The talking skull in Pirates of the Caribbean has warned guests that "Dead Men tell no tales" at least 20 million times over the years – probably more. The poor mayor has been dunked in the well no less than 10 million times (and he still hasn't drowned). The auctioneer has been trying to unload the same plump young wench on the same six pirates (and more than 30 million guests) hundreds of times a day, 365 days a year – with no takers. And those same six pirates have been wanting the "red 'ed" (without success) for 25 years.
Day after day year after year, the pirates have been singing and pillaging and plundering and kidnapping and extorting and pilfering and marauding, much to the delight of the thousands of Disneyland guests who line up daily to see the less-than-daring exploits of these fun-loving scalawags.
In fact, Pirates of the Caribbean has emerged as perhaps the most successful attraction ever built at a Disney Theme Park. To go a step farther, it has become to Disneyland what such classics as "Snow White and the Seven Dwarfs" and "Pinocchio" are to Disney animated features: the quintessential definition of the Disney show-ride.
Who could have guessed that Pirates would have such an impact when it opened on March 18, 1967? Certainly not its creators.
"You always hope that anything you build will be a big hit," says Marc Davis, the principal designer of Pirates. "And I think we had a feeling that this one would be a success. But to be as popular now as when it opened? That was too much to hope for back then."
The idea that people would see Pirates of the Caribbean again and again is one that Walt continued to impress upon his designers. It was why he told them not to worry about filling scenes with too much detail or overlapping dialogue.
"Most of the figures were very simply animated because we didn't truthfully know how much we should put into these things," says Davis. "The simplicity was fine because you are moving and you had to have things you could 'read' (understand visually) quickly and enjoy and are not confusing. Then you can move on to another idea.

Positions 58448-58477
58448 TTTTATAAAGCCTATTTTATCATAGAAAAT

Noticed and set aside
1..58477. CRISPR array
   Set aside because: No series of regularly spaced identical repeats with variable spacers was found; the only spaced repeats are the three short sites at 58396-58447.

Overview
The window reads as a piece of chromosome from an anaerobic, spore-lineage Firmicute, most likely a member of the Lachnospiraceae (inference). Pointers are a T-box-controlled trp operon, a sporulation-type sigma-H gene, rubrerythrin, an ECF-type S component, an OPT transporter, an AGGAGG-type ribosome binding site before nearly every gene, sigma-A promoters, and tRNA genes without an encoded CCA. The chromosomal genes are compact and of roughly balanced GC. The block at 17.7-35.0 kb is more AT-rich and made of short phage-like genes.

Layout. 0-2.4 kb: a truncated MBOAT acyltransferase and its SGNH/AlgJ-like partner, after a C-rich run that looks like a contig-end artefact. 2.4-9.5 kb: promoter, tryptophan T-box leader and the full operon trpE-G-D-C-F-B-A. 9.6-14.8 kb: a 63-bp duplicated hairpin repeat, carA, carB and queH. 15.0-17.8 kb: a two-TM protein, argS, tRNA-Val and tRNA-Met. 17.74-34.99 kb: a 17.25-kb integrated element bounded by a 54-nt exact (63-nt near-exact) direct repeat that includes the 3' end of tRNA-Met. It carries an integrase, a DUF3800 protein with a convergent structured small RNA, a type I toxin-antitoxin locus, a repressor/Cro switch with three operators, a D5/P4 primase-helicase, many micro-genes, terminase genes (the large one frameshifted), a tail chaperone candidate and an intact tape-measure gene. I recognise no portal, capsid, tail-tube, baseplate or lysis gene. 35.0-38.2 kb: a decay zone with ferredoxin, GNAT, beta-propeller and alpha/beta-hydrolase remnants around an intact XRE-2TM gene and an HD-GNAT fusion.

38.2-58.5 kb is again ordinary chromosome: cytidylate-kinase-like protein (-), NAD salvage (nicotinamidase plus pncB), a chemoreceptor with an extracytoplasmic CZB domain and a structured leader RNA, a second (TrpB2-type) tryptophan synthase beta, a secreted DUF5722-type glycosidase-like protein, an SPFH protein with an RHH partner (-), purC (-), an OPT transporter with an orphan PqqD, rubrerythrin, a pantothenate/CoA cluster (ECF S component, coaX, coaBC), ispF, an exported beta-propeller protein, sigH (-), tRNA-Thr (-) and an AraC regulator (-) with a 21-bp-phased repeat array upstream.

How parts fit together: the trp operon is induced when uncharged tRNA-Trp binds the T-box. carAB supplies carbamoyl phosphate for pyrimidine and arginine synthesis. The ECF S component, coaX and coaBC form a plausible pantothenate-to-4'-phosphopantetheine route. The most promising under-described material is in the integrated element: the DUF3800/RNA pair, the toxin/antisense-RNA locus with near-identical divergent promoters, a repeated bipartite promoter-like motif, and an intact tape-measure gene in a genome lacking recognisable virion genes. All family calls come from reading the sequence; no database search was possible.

"But one figure that has some of the subtleties of the Mr. Lincoln figure is the Auctioneer," he continues. "He has all the lip purses and spread of the mouth that Mr. Lincoln has. But then all of a sudden I realized that you're in a boat and you won't see all those things. I mentioned that to Walt and he said, 'You know, each time you go through – and people will go through many times – this is going to be something they haven't seen before.'"
Another who learned that lesson was Xavier "X" Atencio, who wrote the script tor Pirates of the Caribbean and gave his voice to the talking skull that presides over the first downramp.
"We mocked up the Auction Scene in a warehouse at WED (Now Walt Disney Imagineering – WDI) with all the figures working and the dialogue," says Atencio. "We rigged up a dolly and pushed Walt through at the estimated time that the boats would be going through.
"You could hear all this noise from this side and that side, and I said, 'Sorry, Walt, I don't think you can hear this.'
And he said, 'It's just like going to a cocktail party. You tune in on this conversation and then you tune in on that one over there. Every time you come in you'll hear something completely different.'
I thought, "Why didn't I think of that?'"